Fruean said, “Baseball is a relatively young sport in New Zealand, but Ryan was extremely passionate about growing the sport here, and he sold everyone on that vision. He was passionate about providing opportunities for young Kiwis who would have traditionally gone to other sports like rugby, cricket and soccer.”
In four years, the program went from being unranked to 25th in the world, and the national team twice reached the World Baseball Classic qualifying rounds, surprising numerous programs that were much better funded. There has been an approximately 4000-percent increase in the number of active players, and Flynn has brought a number of current and former major-leaguers to New Zealand for clinics and fund-raisers. Those include MLB closer Mark Melancon three times and current Rangers’ manager Chris Woodward four times, along with current and former MLB stars such as Didi Gregorius, Curtis Granderson, Paul Goldschmidt, Nick Hundley, Jim Kaat, Ron Roenicke, Josh Bard and many others.
Photo: Prime Minister John Key with Baseball New Zealand CEO Ryan Flynn. Photo credit: Andrew Cornaga/Photosport.co.nz
“We have the national body, three regional bodies and then local clubs – about 20 around the country,” Fruean said. “In the early days age-grade national competitions that originally ran as one tournament have now evolved into five-day standalone events. We currently have more than 20 players playing college ball in the U.S. and six or seven that have signed with major-league teams. We are regularly fielding calls from interested parties that want help in starting new clubs in a new areas of the country.”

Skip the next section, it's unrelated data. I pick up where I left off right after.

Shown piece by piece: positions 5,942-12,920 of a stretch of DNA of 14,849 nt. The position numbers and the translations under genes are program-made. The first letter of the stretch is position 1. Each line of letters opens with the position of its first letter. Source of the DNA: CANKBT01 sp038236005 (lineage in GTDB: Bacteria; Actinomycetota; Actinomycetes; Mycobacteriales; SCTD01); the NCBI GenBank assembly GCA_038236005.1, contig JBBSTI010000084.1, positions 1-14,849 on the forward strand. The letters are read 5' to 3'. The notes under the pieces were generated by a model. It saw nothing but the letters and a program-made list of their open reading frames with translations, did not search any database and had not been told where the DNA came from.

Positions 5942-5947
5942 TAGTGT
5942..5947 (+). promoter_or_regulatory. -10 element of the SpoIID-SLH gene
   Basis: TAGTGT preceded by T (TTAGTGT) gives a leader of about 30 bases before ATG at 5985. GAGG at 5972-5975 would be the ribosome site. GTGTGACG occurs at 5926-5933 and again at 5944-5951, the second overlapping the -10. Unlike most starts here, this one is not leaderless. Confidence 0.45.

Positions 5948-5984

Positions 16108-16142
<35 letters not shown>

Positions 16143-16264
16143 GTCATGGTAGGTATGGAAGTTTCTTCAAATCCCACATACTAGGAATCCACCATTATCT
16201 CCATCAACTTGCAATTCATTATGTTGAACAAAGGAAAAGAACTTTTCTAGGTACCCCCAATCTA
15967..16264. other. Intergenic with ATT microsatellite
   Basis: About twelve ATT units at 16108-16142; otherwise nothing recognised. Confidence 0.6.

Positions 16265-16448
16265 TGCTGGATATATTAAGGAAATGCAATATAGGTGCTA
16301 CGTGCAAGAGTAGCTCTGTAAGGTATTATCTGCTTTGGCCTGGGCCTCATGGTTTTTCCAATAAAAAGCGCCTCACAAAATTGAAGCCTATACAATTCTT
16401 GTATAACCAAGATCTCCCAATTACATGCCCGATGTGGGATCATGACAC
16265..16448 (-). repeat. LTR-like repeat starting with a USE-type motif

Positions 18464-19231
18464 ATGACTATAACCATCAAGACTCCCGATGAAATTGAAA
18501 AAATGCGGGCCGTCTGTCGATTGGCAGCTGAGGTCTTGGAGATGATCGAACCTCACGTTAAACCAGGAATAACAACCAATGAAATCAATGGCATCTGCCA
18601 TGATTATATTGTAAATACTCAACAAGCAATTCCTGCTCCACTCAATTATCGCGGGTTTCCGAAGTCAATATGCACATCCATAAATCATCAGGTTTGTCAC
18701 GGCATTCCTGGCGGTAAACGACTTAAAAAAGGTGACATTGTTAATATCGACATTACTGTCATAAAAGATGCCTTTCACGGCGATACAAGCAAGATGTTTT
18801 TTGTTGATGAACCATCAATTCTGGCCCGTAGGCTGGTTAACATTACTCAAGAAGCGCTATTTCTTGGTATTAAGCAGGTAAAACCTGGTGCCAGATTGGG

Probably the signature accomplishment was the establishment of the country’s first professional team – the Auckland Tuatara – which began play in the eight-team Australian Baseball League (ABL) during the 2018-2019 campaign and made the playoffs this past season.
Photo credit: Guam Daily Post
“It took a while to get folks to believe, but we stayed consistent with our messaging over a nine-year period and finally got it over the line,” Flynn said. “This shows young Kiwi ballplayers that there is a career pathway for them, at home and abroad.”
And for Flynn … what is his career path now? Perhaps coffee. Perhaps baseball again. Perhaps something else.
“The future is hard to predict,” he said. “I left Baseball New Zealand because I was worn down. Getting the team into the ABL and nurturing it that first year took a lot out of me. I needed a change and a situation where I could control my own destiny . . . and my family’s. I still work with some teams here occasionally, but I have to watch out – if you’re not careful, it will take over your life.
“But I do still watch baseball and miss it,” he acknowledged. “I got a note recently from [former Los Angeles Dodger general manager] Fred Claire who said, ‘You need to be back in the game.’
“So we’ll see …”